Um, really? This did very little to dispel my belief that supermodels are born, not made. Maybe, I mused, it was a class designed for anorexic people, meant simply to keep their muscles from atrophying completely. I didn’t know. So I went home to eat a cookie.
No wait! Let it be known that these were Karlie’s Kookies, as in the cookies dreamt up by supermodel Karlie Kloss, which I’d made over the weekend in preparation for my week of physical exertion and virtuous self-restraint. Karlie’s Kookies are gluten-free and made with agave nectar and olive oil, rather than sugar and butter. “Everyone loves a healthy, wholesome snack,” she’d tweeted about them. Well, not everyone.
“They taste very ... healthy,” my husband said, eyeing his suspiciously. So I had a cookie and did some lengthening yoga stretches while imagining myself in a huge, pristine, multimillion-dollar apartment paid for by my extremely lucrative, fabulous and jet-setting career ... until the baby crawled under my downward dog and started chewing on my hair. Then, I took a long bath, the better to soothe all three of my physical planes. I figured the rest of the week was going to be a cakewalk (albeit without the cake).
But oh dear reader, how very wrong I was. Turns out that “Foundation” is exactly what it sounds like: an introduction to a method rather than an advanced practise of it. Which means that in my stupidity I dove unawares into the deep end with Justin Gelband’s ModelFIT Sculpt class at 10.30am on Wednesday morning. Not only were there definitely models there, but those same small, simple movements were now done over and over in various positions. The point, I soon realised, was not to break a sweat; it was to maintain the “burn” for the better part of an hour.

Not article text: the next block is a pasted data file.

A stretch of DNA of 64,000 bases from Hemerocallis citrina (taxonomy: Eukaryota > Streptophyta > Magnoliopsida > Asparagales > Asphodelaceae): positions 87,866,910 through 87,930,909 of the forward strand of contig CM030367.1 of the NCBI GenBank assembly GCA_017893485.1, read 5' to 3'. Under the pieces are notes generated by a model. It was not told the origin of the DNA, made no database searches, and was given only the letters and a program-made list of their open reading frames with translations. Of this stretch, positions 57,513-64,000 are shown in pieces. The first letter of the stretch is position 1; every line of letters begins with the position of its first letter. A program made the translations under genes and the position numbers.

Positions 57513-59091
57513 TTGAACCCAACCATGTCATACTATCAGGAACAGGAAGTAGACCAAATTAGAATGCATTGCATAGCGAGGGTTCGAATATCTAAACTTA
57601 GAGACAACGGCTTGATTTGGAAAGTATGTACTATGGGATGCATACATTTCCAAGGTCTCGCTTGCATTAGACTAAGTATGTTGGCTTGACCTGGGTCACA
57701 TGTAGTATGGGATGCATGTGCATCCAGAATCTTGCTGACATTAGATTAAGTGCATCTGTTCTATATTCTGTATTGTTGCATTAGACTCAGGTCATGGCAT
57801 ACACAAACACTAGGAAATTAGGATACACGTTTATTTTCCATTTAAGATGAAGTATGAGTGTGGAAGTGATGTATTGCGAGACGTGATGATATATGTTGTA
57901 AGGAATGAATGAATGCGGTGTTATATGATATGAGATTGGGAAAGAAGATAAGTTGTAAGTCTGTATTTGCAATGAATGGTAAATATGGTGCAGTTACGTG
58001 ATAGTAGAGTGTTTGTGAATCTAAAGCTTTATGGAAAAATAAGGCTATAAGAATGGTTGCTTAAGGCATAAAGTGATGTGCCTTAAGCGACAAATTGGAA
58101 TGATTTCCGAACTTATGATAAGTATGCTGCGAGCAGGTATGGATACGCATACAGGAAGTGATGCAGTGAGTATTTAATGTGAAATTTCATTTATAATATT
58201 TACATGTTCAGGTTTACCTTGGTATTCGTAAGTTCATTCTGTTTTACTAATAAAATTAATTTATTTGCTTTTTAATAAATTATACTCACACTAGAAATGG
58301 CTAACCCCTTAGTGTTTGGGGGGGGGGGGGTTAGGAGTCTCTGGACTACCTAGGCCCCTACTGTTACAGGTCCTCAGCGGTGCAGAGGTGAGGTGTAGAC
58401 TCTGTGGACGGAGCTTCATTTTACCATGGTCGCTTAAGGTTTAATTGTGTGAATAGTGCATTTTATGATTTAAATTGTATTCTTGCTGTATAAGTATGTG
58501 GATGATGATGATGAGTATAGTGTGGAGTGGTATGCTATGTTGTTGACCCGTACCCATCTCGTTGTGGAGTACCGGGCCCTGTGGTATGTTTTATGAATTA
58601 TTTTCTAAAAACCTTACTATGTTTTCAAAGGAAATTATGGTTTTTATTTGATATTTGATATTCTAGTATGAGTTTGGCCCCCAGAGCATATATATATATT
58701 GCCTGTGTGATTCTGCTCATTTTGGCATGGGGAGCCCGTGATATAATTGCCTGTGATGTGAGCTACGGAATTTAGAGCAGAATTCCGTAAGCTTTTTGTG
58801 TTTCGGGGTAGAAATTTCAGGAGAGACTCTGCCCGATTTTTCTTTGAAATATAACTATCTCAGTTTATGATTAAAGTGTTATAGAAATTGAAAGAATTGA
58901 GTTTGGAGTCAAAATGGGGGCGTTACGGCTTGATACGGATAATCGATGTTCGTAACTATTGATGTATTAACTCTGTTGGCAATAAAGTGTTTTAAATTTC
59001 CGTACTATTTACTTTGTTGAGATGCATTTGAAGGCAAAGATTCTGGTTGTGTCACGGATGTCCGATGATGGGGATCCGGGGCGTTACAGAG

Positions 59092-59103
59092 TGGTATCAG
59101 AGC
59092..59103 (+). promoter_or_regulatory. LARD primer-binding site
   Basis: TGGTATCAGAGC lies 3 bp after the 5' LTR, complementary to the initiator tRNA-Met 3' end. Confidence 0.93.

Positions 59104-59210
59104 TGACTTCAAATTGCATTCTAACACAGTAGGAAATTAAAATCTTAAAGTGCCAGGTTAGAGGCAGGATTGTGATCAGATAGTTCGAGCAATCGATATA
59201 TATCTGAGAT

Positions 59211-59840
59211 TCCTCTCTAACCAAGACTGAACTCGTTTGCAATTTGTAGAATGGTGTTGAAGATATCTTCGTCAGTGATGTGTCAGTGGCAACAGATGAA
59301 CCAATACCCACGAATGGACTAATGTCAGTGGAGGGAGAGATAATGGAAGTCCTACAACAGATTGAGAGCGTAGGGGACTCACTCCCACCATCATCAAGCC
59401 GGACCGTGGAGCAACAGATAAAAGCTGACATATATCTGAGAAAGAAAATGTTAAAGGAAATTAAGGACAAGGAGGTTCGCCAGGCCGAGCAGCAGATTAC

This same technique was applied to both strength training and yoga in the classes I attended on Friday and Sunday. And the Sculpt sessions I threw in for good measure. After the class, I met Gelband at a nearby coffee shop. It turns out that he cut his teeth helping severely overweight women. Then, based on his noticeable results, he started training celebrities, including Miranda Kerr for the 2007 Victoria’s Secret fashion show. After that, “the phone just rang of the hook”. Of his methodology, he tells me, “I was tired of seeing men train women like men. A woman is not made to do a push-up, or a dip, or a squat, or a lunge, or a kettle bell.” What a woman is made to do, Gelband believes, is to use “little motions, little movements that your body has never done before” to stimulate tiny “intrinsic” muscles that don’t usually get a chance to join the party.
In the end, though, it wasn’t Gelband himself who convinced me that ModelFIT might be the way to go; it was the women I saw parade in and out of the studio day after day. Most of them weren’t models. But almost all of them had the lean, healthy look I craved. By the end of the week, I felt slightly sore in places I’d never really “felt” before. I wasn’t sure I wanted to take out the loan it would require to do $40 classes five times a week, but I thought it wouldn’t hurt to incorporate some ModelFIT practice into my un-ModelFIT existence.
I went on YouTube, found some Gelband videos and got ready to feel the burn.